ARAB-ISRAELI CONFLICT-Palestine in Pieces: Graphic Perspectives on the Israeli Occupation

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ARAB-ISRAELI CONFLICT Palestine in Pieces: Graphic Perspectives on the Israeli Occupation, by Kathleen and Bill Christison. London, UK: Pluto Press, 2009. $19.95.

Reviewed by Elaine C. Hagopian

Kathleen Christison and her late husband, Bill, have produced a book which everyone who cherishes humanistic values should read. This remarkable couple has meticulously recorded the amoral, inhumane, and relentless cruelties that the US-abetted Israeli occupation has heaped on Palestinians with remarkable impunity. The Christisons have accomplished, in words, portrayals of the realities of Palestinian life which enable the audience to "see" and "feel" the wretchedness of Palestinian existence and to "experience" the intensity of gratuitous injustice committed by the Israeli occupiers.

Both authors served as Central Intelligence Agency (CIA) political analysts until 1979. After leaving the Agency and moving away from the cloistered environment of Washington, DC, their humane instincts led them to an epiphany about American foreign policy and especially the tragedy of Palestine. They visited Palestine often - seven times from 2003 to 2008, the period covered in the book. There they pursued village to village, town to town, city to city in-depth observations and interviews with local people. No summary of what they saw can capture the vision as well as their own words.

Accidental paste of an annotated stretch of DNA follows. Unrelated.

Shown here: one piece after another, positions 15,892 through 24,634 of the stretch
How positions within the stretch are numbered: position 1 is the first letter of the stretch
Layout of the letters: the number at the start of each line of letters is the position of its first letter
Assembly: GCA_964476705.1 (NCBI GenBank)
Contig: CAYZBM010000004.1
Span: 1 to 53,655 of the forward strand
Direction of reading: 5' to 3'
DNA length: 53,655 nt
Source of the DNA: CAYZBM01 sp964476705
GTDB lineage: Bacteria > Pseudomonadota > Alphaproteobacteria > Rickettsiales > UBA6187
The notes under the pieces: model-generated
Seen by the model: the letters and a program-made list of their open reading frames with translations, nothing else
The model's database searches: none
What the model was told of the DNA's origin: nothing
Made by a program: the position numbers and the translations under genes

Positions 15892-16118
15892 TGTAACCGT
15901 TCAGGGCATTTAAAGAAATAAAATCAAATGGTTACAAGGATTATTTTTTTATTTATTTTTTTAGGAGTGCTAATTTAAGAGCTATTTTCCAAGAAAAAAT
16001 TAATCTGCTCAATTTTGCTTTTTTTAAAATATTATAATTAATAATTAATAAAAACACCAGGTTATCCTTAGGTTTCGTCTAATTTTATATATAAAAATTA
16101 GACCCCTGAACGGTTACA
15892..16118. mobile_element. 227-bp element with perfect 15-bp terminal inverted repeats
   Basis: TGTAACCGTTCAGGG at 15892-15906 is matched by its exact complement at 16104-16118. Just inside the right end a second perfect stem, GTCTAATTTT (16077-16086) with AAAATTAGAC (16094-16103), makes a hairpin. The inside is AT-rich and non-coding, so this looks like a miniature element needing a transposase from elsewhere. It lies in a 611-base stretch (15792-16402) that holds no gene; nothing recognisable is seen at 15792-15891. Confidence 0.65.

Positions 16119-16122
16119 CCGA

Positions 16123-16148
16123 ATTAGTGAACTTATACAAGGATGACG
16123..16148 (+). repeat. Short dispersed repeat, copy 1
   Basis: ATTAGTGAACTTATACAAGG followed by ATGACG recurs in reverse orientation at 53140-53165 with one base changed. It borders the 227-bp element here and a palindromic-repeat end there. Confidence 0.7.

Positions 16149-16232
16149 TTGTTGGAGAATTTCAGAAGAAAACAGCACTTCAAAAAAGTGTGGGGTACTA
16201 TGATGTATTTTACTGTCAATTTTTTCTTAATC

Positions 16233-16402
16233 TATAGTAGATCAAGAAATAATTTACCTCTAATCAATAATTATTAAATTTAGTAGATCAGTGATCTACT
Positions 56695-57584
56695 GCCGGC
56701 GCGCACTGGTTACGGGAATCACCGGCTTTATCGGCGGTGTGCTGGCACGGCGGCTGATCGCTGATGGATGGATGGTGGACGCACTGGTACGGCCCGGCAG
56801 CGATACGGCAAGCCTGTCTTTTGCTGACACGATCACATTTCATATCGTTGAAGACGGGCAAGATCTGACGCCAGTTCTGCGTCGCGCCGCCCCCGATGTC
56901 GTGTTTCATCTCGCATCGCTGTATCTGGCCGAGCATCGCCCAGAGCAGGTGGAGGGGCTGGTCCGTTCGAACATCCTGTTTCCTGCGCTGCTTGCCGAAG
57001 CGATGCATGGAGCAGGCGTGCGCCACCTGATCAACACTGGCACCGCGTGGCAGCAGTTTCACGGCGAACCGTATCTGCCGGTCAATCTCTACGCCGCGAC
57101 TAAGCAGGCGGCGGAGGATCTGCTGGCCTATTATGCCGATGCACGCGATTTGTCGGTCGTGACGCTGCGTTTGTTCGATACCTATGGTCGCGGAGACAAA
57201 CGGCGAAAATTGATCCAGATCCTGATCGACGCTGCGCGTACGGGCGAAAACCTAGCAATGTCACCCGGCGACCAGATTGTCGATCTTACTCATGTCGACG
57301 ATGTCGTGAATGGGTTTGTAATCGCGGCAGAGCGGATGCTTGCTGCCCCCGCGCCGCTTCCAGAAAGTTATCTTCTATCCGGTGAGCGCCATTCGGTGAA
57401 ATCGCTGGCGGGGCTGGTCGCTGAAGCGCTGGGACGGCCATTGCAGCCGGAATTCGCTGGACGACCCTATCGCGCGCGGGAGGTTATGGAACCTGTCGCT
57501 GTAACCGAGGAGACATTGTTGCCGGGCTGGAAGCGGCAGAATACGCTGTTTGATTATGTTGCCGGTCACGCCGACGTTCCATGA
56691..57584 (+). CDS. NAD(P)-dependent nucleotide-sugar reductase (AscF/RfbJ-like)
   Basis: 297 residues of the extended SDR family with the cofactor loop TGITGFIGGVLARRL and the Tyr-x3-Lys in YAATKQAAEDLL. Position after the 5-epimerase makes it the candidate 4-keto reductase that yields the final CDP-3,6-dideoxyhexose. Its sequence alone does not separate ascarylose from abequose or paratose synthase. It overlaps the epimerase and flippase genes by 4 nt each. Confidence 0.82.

Commenting on the situation in the small village of Wadi Fukin in the West Bank, they note:

Not only is the settlement [Betar Illit] encroaching on Wadi Fukin's land, but almost unbelievably, it occasionally - some sources say regularly, as often as twice a week - dumps sewage onto the village lands. This is sewage from a settlement of more than 29,000 people, dumped on a village of 1,200 (p. 112).

After we first visited Wadi Fukin, Ahmad [their driver] ... erupted in an angry tirade about the Israeli settlements and what they have done to the Palestinian landscape. "Why you want to put your shit in my salon?" he wondered pointedly (p. 113).

Perhaps the most important point in the book, a finding made by others in more academic form, is that

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